In a recent case before an Arizona court of appeals, the defendant argued that his confession should have been suppressed at the trial court level. Originally, the defendant was convicted of second-degree murder, and after he was found guilty, he asked the higher court to reconsider the unfavorable verdict. After reviewing the case and ultimately agreeing with the defendant’s argument, the court vacated the verdict and the associated sentences.
Facts of the Case
According to the opinion, the victim in this case drove up to a gas station one evening, got into an altercation with another individual, and was eventually shot in the leg. Because of blood loss associated with the shooting, the victim later died. Local police officers immediately began an investigation, which led them to the defendant in this case.
The officers obtained a search warrant and used that search warrant to collect DNA from the defendant. They connected the defendant’s DNA with DNA from the crime scene, which they told the defendant during his interrogation. After hearing this information, the defendant confessed to the crime.
It was later discovered that one of the officers had exaggerated the application for a search warrant, in that he had lied about how many references to the defendant other suspects had made in their own interviews. The trial court ruled that the warrant should not have been issued in the first place, and it excluded the DNA evidence from coming into the trial record. The defendant’s confession, however, remained admissible, and after a trial, the defendant was found guilty of the murder.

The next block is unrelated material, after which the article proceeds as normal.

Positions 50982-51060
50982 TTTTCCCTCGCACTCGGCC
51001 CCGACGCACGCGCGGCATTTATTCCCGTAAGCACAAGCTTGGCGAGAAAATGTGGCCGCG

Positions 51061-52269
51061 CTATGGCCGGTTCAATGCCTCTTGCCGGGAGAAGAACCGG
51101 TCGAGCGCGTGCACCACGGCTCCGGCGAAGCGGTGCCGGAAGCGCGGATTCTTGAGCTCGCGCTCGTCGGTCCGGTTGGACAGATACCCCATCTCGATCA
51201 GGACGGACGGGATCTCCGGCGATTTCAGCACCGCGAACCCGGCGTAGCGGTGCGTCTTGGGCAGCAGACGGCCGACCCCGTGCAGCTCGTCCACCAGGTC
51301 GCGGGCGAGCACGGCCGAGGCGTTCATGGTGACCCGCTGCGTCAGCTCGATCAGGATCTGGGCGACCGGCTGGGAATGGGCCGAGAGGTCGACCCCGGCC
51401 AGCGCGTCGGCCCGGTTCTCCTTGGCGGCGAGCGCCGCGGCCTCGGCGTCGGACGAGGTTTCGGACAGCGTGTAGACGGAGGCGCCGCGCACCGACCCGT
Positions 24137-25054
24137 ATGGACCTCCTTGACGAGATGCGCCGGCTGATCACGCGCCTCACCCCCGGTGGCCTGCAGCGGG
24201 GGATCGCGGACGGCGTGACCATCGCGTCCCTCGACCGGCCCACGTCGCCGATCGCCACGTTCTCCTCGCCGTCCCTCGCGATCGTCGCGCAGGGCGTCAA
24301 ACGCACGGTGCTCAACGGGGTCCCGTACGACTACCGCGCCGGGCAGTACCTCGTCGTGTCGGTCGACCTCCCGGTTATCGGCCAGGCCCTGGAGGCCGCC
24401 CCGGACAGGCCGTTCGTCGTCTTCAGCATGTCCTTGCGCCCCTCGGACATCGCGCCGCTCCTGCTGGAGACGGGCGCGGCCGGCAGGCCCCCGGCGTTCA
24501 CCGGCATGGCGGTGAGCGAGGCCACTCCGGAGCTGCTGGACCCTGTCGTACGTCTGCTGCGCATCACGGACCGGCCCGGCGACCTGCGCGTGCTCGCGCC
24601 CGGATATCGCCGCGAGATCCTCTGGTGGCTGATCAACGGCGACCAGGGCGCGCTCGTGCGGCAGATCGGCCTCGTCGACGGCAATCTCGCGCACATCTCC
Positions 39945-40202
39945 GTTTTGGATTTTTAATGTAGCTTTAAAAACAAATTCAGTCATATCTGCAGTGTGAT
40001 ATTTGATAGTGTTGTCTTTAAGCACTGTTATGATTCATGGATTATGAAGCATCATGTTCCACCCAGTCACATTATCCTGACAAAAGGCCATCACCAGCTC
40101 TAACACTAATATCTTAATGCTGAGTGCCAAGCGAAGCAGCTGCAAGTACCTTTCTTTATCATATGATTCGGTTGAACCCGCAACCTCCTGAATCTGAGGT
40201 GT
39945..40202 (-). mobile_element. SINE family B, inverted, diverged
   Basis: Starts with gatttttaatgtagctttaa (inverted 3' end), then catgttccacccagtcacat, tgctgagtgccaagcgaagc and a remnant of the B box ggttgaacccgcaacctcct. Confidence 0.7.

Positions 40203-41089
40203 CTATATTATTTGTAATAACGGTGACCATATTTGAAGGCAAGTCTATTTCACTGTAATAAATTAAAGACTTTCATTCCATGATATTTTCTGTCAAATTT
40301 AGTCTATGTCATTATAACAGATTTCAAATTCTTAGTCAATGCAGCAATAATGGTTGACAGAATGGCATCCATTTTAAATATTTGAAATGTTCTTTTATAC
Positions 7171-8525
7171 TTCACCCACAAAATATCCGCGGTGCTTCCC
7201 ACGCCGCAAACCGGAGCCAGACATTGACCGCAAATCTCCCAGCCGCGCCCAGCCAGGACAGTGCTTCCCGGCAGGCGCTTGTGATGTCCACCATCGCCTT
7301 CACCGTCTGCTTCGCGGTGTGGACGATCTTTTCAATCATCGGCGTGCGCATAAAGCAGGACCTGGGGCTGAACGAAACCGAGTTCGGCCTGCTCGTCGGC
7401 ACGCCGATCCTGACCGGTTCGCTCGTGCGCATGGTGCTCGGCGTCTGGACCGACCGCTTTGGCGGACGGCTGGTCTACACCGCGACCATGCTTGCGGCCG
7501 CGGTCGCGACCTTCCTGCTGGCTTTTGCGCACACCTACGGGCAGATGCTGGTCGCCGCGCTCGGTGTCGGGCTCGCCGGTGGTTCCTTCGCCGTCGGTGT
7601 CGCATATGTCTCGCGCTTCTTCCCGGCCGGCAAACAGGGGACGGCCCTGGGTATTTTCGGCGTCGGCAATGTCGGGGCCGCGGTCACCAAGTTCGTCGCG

On appeal, the defendant argued that because the DNA evidence was suppressed, the confession he made to the officer should have also been suppressed. The officer only got a confession out of him, said the defendant, because he used evidence obtained from a warrant that should never have been allowed in the first place. Because the confession was the direct result of this illegal search warrant, the confession should have been suppressed as well.
Looking at the trial court’s record, the higher court agreed with the defendant. The officer clearly exaggerated his warrant application, and the warrant he unrightfully obtained led directly to the confession of the defendant. Therefore, said the higher court, the confession should have been excluded from the prosecution’s admissible evidence. Siding with the defendant, the court vacated the conviction and sent the case back to the trial court for further proceedings.
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